The Scoping process in the extractive industry in Maltaa case study for soft stone and hard stone quarries

Authors Organisations
Type

Student thesis: Master's ThesisMaster of Science

Original languageEnglish
Awarding Institution
Supervisors/Advisors
  • Alan James Bond
Award date1998
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Abstract

The aim of the dissertation is to find out if the scoping process, to produce Environmental Impact Assessments, in the Maltese extractive industry, is carried out in an appropriate manner.

Scoping is a process whereby the significant impacts of a development are identified and are earmarked for a deeper study through the impact assessment report.

The quarrying industry still uses old technology and is unwilling to modernise, due to the financial burden involved.

The Environment Planning Act, 1991 was utilised by the recently established Planning Authority, to request quarry owners, who wanted to extend their zone, to produce an Environmental Impact Assessment (EIA) according to a set Terms of Reference.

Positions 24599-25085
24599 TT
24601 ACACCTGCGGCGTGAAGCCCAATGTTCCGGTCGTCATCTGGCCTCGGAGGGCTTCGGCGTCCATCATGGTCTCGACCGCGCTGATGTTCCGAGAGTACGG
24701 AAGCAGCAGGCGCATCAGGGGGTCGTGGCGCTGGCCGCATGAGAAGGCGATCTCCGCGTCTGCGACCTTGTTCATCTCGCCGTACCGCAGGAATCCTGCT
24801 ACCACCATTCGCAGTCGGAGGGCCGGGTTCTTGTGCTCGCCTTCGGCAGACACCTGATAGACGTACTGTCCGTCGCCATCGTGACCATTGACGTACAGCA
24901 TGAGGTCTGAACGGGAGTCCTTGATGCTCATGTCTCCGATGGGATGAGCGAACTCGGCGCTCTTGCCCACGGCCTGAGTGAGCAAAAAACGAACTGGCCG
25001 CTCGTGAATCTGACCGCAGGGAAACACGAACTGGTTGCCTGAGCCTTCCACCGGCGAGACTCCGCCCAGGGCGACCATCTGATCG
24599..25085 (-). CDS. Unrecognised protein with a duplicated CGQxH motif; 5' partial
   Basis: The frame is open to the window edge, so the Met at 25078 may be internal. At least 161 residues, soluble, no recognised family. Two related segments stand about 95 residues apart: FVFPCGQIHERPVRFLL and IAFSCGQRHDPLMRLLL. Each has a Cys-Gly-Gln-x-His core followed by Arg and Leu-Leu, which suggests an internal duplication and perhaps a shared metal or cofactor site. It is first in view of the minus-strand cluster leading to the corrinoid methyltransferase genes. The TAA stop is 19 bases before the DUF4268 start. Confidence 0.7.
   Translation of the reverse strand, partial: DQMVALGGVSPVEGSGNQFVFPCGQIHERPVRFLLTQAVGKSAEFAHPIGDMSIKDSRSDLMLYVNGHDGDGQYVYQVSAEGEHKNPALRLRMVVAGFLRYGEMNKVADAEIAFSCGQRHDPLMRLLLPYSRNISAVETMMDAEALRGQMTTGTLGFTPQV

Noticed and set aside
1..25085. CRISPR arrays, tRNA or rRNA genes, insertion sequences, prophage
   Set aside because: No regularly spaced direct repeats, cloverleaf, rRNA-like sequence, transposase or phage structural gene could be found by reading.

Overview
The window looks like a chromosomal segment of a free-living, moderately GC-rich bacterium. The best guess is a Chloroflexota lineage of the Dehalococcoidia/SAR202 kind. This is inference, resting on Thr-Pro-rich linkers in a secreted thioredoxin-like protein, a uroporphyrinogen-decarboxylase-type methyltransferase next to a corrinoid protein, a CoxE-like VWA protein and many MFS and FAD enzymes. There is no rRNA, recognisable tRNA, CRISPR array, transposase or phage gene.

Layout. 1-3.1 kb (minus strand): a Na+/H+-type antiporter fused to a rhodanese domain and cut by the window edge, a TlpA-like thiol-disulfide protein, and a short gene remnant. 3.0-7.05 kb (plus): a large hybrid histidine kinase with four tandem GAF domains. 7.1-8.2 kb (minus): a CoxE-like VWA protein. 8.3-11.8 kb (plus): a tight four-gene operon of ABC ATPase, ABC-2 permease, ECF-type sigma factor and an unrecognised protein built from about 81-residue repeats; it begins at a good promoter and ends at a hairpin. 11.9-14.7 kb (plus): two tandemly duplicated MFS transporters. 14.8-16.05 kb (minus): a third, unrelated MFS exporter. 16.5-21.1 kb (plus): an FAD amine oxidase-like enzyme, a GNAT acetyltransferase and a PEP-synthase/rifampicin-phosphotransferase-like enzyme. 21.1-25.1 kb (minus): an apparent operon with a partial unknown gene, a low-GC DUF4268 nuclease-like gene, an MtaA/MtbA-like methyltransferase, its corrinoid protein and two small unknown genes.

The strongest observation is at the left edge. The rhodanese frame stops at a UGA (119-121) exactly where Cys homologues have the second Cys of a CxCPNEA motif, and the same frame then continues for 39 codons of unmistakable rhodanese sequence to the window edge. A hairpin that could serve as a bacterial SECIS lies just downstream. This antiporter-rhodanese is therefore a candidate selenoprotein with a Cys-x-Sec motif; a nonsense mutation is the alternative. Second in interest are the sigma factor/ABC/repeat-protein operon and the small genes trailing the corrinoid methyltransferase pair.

The study utilised three methods to reach its aim:
1.a matrix analysis of the EIA reports in the quarry industry;
2.a questionnaire analysis aimed at specific targeted groups, to elicit their perceptions about the process and its management;
3.interviews with key personalities involved in the EIA process and in the industry, to evoke the problems encountered and the reasons behind their actions.

The study found that the approach adopted by the Planning Authority is giving unsatisfactory results. The whole EIA process and its basic requirements are unknown to the various groups of people studied. It has also shown the lack of availability of baseline studies, making it difficult to establish significant impacts. There is also a need for a deeper analysis of the management techniques and the technology utilised in the extractive industry.

The study recommends the restructuring of the:
1.quarry industry;
2.Environment Management Unit within the Planning Authority to include all aspects of impact assessment under its umbrella;
3.Environment Protection Department to act as a complementary part in the technical nature of the EIA process.

A series of educational courses aimed at the key participants of the process is also recommended

Keywords

  • mineral industries, Malta, environmental impact analysis